Meditation | Two Standards- Repetition

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Introduction to the Consideration of Different States of Life [135] – Repetition

The example which Christ our Lord gave of the first state of life, which is that of observing the Commandments, has already been considered in meditating on His obedience to His parents. The example of the second state, which is that of evangelical perfection, has also been considered, when He remained in the temple and left His foster father and His Mother to devote Himself exclusively to the service of His eternal Father.

While continuing to contemplate His life, let us begin to investigate and ask in what kind of life or in what state His Divine Majesty wishes to make use of us.

Therefore, as some introduction to this, in the next exercise, let us consider the intention of Christ our Lord, and on the other hand, that of the enemy of our human nature. Let us also see how we ought to prepare ourselves to arrive at perfection in whatever state or way of life God our Lord may grant us to choose.


Prayer: the usual preparatory prayer. I will beg God our Lord for grace that all my intentions, actions, and operations may be directed purely to the praise and service of his Divine Majesty.

First prelude: This is the history. Here it will be that Christ calls and wants all beneath His standard, and Lucifer, on the other hand, wants all under his.

Second prelude: This is a mental representation of the place. It will be here to see a great plain, comprising the whole region about Jerusalem, where the sovereign Commander-in-Chief of all the good is Christ our Lord; and another plain about the region of Babylon, where the chief of the enemy is Lucifer.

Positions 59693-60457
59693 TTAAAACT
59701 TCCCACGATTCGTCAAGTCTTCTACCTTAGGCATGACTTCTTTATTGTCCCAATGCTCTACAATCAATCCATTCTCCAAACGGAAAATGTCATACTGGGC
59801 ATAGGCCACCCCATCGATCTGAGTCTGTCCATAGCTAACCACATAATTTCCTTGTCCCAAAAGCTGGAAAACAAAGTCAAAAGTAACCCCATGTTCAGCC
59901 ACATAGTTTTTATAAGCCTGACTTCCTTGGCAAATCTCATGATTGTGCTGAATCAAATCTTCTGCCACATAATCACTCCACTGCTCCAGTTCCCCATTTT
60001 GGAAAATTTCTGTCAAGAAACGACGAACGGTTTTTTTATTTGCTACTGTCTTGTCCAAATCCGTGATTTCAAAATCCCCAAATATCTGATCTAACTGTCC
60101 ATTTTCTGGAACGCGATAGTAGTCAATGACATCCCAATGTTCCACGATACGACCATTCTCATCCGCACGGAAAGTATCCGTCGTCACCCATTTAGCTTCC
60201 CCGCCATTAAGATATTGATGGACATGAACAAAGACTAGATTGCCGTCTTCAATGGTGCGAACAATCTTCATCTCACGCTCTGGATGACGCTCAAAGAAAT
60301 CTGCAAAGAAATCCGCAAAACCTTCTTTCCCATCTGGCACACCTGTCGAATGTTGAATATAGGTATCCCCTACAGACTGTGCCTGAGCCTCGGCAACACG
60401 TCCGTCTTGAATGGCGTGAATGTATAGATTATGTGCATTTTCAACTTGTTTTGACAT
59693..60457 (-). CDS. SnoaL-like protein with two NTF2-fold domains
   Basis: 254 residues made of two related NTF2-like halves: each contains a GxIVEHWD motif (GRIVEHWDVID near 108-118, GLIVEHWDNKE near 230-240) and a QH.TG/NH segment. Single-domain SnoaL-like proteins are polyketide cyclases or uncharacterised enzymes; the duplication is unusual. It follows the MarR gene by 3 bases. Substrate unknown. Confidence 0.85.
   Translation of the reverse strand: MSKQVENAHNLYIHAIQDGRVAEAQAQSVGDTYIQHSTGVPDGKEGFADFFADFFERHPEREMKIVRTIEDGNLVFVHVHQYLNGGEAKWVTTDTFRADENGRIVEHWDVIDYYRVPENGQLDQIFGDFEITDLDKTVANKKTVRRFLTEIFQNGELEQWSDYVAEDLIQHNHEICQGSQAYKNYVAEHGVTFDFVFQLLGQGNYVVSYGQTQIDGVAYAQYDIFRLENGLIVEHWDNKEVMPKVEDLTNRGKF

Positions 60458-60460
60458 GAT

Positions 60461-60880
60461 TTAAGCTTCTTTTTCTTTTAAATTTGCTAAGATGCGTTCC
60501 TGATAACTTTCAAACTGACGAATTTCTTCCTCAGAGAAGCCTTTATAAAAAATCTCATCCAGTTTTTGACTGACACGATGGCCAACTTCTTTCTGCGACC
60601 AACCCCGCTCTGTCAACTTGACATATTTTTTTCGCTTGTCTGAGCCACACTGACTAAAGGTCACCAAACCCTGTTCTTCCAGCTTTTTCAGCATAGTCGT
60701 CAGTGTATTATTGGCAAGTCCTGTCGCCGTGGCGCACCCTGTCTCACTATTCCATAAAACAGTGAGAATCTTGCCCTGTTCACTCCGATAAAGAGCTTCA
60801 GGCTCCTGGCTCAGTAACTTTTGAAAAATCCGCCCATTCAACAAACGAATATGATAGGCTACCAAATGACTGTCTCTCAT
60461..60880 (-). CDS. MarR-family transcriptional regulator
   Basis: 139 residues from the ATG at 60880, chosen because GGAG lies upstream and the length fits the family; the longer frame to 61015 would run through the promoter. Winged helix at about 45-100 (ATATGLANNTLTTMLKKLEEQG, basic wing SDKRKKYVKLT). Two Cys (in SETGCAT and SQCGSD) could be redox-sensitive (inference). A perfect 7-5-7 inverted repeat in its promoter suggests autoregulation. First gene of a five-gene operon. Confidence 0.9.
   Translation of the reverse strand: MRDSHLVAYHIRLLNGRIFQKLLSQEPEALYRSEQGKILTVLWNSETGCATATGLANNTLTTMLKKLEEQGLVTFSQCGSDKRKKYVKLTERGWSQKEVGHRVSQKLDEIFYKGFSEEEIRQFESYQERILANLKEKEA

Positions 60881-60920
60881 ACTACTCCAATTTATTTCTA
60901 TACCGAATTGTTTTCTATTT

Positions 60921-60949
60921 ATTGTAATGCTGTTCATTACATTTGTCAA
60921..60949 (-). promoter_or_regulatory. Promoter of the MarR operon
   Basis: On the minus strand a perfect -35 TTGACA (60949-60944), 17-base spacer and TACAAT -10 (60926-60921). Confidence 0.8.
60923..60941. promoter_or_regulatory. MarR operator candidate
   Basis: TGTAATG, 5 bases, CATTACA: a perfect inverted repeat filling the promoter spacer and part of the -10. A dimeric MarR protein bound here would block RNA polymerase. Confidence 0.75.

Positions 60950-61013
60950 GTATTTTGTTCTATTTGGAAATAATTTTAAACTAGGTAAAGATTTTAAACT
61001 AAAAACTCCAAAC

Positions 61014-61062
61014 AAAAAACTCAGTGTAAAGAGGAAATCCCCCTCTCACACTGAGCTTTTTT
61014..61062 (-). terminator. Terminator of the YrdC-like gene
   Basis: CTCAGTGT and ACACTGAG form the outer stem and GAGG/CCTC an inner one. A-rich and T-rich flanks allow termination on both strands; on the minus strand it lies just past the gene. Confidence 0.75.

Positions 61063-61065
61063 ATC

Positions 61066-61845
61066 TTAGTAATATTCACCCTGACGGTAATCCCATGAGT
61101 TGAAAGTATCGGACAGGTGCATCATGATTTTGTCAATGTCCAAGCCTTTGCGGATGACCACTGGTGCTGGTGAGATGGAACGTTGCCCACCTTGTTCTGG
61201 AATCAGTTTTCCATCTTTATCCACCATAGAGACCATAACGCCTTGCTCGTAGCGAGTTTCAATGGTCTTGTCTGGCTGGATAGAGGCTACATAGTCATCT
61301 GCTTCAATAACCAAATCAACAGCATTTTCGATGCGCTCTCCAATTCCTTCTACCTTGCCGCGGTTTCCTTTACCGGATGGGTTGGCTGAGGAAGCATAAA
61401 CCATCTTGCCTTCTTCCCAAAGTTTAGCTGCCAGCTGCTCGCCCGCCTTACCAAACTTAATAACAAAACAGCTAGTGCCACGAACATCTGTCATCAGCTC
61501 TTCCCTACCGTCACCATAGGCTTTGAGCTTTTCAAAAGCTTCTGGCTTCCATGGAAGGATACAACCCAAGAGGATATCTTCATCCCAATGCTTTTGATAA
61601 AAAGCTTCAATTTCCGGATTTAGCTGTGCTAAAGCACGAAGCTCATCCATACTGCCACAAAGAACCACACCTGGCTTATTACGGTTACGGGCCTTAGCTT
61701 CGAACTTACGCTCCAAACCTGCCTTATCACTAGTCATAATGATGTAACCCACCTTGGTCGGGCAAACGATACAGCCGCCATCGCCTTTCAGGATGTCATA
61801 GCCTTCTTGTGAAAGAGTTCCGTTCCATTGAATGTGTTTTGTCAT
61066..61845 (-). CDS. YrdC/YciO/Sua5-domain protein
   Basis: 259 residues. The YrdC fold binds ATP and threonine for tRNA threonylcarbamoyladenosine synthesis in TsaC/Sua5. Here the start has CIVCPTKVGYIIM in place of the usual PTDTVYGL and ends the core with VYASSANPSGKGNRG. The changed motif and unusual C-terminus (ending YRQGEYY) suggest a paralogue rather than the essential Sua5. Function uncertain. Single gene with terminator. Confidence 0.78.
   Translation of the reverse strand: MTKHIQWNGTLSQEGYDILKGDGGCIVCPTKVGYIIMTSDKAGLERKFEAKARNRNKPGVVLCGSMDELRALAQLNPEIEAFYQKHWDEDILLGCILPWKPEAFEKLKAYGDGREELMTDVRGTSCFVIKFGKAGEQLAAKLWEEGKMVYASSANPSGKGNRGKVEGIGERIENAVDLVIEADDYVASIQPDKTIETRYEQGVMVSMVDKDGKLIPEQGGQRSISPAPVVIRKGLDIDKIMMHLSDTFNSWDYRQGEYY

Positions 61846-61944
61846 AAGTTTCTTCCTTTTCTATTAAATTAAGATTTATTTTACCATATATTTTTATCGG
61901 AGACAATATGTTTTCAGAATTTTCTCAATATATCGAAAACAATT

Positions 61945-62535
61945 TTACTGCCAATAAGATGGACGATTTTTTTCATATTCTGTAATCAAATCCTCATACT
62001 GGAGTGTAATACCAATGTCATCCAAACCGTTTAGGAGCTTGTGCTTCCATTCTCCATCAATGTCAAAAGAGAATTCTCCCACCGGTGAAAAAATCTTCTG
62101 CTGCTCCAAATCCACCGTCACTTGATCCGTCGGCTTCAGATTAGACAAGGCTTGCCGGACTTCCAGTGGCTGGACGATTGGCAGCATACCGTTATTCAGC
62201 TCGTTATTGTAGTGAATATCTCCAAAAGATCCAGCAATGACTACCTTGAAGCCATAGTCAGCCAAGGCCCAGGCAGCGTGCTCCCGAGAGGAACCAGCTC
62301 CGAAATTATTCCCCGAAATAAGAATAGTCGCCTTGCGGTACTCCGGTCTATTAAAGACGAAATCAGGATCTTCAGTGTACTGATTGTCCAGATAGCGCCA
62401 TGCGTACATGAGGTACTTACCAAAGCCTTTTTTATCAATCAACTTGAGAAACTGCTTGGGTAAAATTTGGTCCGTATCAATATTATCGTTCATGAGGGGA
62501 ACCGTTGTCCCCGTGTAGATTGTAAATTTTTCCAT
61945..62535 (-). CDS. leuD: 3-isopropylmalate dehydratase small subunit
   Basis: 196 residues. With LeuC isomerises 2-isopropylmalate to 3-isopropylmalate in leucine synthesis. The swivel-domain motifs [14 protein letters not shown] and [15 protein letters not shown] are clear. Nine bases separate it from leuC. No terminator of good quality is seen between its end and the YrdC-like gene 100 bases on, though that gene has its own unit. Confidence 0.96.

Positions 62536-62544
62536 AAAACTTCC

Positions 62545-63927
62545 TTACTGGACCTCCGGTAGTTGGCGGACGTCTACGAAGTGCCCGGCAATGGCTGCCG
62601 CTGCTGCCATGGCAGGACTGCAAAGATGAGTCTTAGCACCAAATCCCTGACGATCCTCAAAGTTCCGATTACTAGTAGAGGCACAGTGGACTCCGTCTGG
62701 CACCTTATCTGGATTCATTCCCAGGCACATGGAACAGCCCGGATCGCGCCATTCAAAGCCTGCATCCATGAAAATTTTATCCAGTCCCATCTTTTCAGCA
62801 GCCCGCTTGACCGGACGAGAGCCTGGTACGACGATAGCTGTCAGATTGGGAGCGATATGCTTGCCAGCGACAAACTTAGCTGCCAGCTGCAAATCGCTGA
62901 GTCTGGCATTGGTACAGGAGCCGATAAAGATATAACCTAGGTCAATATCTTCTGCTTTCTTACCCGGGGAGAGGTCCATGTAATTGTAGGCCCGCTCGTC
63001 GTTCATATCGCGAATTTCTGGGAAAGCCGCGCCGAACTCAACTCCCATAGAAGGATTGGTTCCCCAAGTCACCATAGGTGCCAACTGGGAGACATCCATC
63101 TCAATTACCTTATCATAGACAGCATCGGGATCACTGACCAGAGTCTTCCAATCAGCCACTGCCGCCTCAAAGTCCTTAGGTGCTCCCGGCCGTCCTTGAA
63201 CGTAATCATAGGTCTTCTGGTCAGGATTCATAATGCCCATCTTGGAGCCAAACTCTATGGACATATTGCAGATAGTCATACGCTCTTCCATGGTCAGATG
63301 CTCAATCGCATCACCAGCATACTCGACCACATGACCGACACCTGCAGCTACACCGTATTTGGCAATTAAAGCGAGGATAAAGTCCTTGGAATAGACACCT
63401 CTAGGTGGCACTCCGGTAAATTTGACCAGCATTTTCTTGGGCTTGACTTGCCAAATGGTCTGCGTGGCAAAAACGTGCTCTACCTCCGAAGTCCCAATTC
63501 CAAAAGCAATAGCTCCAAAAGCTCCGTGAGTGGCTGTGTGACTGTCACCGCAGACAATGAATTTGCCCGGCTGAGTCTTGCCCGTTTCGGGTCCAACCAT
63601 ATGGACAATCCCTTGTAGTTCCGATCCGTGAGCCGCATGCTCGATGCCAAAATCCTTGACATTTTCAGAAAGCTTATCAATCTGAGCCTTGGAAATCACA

– “See,” says Calveras, “that this is a general mobilization. Everyone has been rallied.” It’s like a massive, worldwide draft, of both the good and the bad.

Prayer of petition: This is to ask for what I desire. Here it will be to ask for a knowledge of the deceits of the rebel chief and help to guard myself against them; and also, to ask for a knowledge of the true life exemplified in the sovereign and true Commander, and the grace to imitate Him.

“In considering this exercise,” writes Calveras, “it is fitting to make a very clear distinction between the real factors, which come every day to souls in real life, and the scene we are considering, with its imagined factors. There are two very real calls to men that are touched upon in this Exercise. The first is a general call made to everyone, no matter their state or condition in life, one from Christ and the other from Lucifer. The result is that in the interior war, men chose one of two options: either submit self-love to perfection and resist its callings, as Christ wants, and this is to be under His standard, or to surrender to its desires and impulses, and this is to pass to be under Satan’s standard. Since man must necessarily be one of two things, either a saint or a sinner, enlisting under one standard or the other is inevitable. Christ calls us to resist, very clearly proposing to all a love for poverty and humiliation, against carnal and worldly love, inviting them to fight alongside Him, so that, spurred on by His love and example they might conquer easier and more quickly.

At the same time, Lucifer, with his deceit and under an appearance of good wants to persuade all follow that self-love that he encourages them to.